Penterman and Nijman tested the predictive validity of the Checklist of Risks to the Crisis team (crc). This instrument was specifically designed to assess the risks of aggression from severely disturbed psychiatric patients before they are seen by the crisis team. Any perceived aggression following outreach contact was recorded by means of the Staff Observation Aggression Scale-Revised (soas-r).
The authors performed a forward stepwise logistic regression analyses, but reported no regression coefficients and CI's - only the less informative p-values. Three factors in the CRC were important: the clinical assessment on a visual-analogue scale, an estimate of the number of aggressive persons in the vicinity of the crisis patient concerned and the reporting of crises by the patient himself. Based on these indicators it was possible to predict outwardly directed aggression with a sensitivity of 74% and a specificity of 84%. However, these proportions are inflated because the same data was used to build the model and to evaluate the fit of the model (more background information here).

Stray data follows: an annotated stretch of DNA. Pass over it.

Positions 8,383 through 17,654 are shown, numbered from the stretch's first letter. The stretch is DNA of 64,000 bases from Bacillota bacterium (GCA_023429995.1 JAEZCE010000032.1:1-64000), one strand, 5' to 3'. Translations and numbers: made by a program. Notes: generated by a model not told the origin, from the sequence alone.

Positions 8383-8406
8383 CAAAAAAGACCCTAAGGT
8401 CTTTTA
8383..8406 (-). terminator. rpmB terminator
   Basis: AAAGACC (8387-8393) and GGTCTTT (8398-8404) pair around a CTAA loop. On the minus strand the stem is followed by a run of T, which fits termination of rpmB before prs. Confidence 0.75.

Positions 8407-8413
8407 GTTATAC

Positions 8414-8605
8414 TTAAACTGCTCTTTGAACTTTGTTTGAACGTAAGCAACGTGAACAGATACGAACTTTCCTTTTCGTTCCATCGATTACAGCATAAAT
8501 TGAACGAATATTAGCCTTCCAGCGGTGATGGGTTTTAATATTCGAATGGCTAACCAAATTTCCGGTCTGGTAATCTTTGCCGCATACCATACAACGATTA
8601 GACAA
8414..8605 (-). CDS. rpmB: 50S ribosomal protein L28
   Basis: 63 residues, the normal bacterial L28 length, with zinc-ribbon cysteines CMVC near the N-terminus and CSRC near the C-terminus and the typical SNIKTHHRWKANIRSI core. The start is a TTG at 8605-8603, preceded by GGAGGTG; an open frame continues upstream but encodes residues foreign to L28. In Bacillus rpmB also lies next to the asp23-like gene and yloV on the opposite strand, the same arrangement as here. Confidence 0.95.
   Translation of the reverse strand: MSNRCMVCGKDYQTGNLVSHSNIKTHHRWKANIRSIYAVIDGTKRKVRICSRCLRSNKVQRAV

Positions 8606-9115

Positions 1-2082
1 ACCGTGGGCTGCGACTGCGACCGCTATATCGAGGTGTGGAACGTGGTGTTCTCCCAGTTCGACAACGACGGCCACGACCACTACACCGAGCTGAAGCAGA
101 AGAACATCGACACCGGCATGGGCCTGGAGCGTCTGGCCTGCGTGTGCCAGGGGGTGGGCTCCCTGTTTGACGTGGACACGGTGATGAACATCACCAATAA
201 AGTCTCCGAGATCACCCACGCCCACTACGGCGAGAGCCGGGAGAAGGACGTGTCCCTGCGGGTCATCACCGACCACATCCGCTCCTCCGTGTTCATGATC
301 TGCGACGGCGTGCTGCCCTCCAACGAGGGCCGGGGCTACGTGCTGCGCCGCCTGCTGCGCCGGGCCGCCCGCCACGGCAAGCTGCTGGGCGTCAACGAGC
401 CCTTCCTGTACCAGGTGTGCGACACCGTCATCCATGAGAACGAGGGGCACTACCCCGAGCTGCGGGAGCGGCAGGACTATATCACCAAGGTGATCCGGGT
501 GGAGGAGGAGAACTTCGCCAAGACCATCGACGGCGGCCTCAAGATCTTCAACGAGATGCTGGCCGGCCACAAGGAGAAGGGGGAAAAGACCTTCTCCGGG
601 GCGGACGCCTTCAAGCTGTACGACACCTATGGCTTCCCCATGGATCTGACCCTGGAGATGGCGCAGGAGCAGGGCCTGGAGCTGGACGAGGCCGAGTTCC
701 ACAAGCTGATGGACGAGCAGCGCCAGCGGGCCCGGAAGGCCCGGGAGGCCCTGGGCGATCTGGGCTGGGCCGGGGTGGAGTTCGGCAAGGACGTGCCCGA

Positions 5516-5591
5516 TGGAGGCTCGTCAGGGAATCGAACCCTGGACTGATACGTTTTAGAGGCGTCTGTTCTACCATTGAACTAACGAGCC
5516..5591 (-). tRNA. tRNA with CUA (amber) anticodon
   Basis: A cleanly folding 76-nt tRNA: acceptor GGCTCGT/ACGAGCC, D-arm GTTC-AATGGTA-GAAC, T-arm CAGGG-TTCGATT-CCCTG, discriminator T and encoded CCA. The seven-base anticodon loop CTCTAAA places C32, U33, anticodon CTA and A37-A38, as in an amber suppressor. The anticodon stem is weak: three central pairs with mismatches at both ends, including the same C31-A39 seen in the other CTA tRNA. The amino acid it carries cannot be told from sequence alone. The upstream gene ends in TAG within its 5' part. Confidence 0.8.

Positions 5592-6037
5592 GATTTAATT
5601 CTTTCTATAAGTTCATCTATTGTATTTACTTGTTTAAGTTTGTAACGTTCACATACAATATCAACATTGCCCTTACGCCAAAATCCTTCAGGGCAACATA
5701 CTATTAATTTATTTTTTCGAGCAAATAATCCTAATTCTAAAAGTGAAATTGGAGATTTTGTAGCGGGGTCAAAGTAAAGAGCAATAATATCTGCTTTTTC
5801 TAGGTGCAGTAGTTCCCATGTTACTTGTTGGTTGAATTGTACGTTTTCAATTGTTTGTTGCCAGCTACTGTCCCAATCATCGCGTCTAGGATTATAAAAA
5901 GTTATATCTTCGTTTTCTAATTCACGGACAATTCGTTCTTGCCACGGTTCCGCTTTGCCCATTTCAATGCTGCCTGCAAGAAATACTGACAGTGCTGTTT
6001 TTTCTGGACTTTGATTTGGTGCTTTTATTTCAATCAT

Aggressive behaviour by patients was observed during 51 of 499 crisis contacts with members of the outreach crisis team. In other words, care workers of the outreach psychiatric crisis team can expect aggression from severely ill patients in about 10% of all cases. If they expect non-aggressive contacts they will be right more often then the model.The authors conclude that an instrument such as the crc will help to get more experienced and more standardization in evaluating risk factors. But for that conclusion no hypothesis testing is warrented.
Penterman B, Nijman H. Assessing aggression risks in patients of the ambulatory mental health crisis team. Community Ment Health J. 2011 Aug;47(4):463-71. doi: 10.1007/s10597-010-9348-7. Epub 2010 Oct 1.